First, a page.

2011 Census: Question was answered by Census Field Officers

Main language other than English spoken at home
Data gained from questions on language use are important for a wide range of policies at the national, state, territory and local levels. All levels of government require language use data for small areas and population groups to be available for monitoring and implementing associated programs.

For the 2016 Census, the ABS will make some small changes to the list of response categories for common main languages other than English spoken at home to reflect the most common responses received in the 2011 Census.

2011 Census Household Form Question: 16

Mode of travel to work
The data collected from this topic are widely used at the small area level for transport planning. It complements the data collected from the Workplace address/Journey to Work topic. They identify how people travelled to work on Census day (e.g. train, bus, car driver, car passenger and bicycle).

2011 Census Household Form Question: 45

Name
The collection of information regarding name is considered essential for the conduct of an accurate and high quality Census. It is used for form management procedures and coding of household composition. Name is essential for the conduct of a high quality Post Enumeration Survey, which is used to measure the level of underenumeration in the Census. The population estimates are dependent on the five-yearly Census and are calculated by adjusting the Census count for underenumeration excluding visitors from overseas and adding Australian residents who are overseas at the time of the Census. For further information see Population Estimates: Concepts, Sources and Methods, 2009 (cat. no. 3228.0.55.001).

The Commonwealth Electoral Act 1918, the Federal Financial Relations Act 2009 and the Local Government (Financial Assistance) Act 1995 require the Statistician to provide estimates as well as determine the population of each state and territory each year. This information is used to determine the distribution of goods and services tax revenue and the number of seats in Parliament.

Name is not available as an output item. Prior to the 2001 Census, names were not retained after processing of the data was completed. For the 2001, 2006 and 2011 Censuses, name-identified Census information was provided to the National Archives of Australia to be released for future genealogical and other research after a closed period of 99 years. This has only occurred when a person has explicitly consented to their data being retained for this purpose.

2011 Census Household Form Question: 2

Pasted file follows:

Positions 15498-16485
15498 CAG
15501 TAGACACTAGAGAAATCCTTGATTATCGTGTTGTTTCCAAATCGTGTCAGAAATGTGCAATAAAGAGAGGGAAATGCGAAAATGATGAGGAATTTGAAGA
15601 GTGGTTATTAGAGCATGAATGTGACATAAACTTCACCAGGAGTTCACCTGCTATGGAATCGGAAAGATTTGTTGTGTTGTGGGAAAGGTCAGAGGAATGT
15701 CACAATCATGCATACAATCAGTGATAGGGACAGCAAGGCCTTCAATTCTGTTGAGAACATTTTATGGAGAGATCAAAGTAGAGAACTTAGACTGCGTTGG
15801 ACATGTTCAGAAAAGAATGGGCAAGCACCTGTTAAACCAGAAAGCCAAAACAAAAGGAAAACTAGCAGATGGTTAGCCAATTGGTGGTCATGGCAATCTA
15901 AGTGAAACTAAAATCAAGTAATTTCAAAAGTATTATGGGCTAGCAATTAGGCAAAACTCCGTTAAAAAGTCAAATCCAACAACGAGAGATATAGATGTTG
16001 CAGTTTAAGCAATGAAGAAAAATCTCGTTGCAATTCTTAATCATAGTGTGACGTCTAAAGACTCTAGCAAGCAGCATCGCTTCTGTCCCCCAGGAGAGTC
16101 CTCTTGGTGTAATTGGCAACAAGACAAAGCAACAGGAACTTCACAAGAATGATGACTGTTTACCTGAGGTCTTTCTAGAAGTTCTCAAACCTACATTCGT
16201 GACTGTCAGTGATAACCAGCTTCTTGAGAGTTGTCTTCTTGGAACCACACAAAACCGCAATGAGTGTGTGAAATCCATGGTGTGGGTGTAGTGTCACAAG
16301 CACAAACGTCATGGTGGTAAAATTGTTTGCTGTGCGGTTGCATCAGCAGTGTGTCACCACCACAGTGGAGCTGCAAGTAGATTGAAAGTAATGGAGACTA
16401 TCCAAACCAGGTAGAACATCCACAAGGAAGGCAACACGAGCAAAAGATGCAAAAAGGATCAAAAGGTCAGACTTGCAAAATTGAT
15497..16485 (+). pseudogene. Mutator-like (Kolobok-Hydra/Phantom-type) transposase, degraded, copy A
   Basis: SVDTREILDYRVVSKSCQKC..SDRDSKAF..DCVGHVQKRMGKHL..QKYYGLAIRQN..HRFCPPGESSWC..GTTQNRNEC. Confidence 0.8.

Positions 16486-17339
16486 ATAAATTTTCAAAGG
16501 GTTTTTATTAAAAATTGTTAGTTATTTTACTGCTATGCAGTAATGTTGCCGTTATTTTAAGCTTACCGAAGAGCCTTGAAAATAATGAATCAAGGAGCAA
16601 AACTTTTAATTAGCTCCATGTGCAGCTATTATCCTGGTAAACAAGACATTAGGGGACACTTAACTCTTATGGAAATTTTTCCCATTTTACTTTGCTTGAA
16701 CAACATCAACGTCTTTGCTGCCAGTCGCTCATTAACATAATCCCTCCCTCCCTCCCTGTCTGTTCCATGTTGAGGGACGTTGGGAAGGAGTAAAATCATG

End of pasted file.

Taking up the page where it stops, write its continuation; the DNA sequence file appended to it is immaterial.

Non-school qualifications
This topic is an important input into determining the level of highest educational attainment. Data gathered during the Census about non-school qualifications are used to support planning and policy development in the areas of education, training and employment. This topic is used in annual reporting to COAG on the National Education Agreement and the National Agreement for Skills and Workforce Development.

2011 Census Household Form Questions: 28, 29, 30 and 31

Number of bedrooms
Housing authorities and other users require data on the number of bedrooms in a property to provide an indication of dwelling size, dwelling utilisation or under-utilisation, and potential overcrowding by the calculation of occupancy ratios (i.e. the number of people per room/bedroom). This topic is an important part of estimating homelessness and for investigating people who are marginally housed.

The Census is the only comprehensive source of data on number of bedrooms at the small area level and for small population groups. This topic is used for calculating homelessness and homelessness indicators which are included in COAG reporting for the National Affordable Housing Agreement as well as the National Partnership on Homelessness.

2011 Census Household Form Question: 55.

Occupation
Data about occupation are required for a wide range of social and economic policy and planning purposes. Information is required for small geographic areas and for some finely classified occupations. Detailed occupation data are needed to analyse current and potential imbalances in the supply and demand for labour with varying skills at the national, regional and local area levels. The data on occupation is enhanced when it is combined with data on industry of employment and qualifications.

The ABS will consider whether there is sufficient user demand for the Census to continue coding occupation at the most detailed level (six-digit level) of the Australian and New Zealand Standard Classification of Occupations (cat. no. 1220.0), or whether the unit group (four-digit) is sufficient.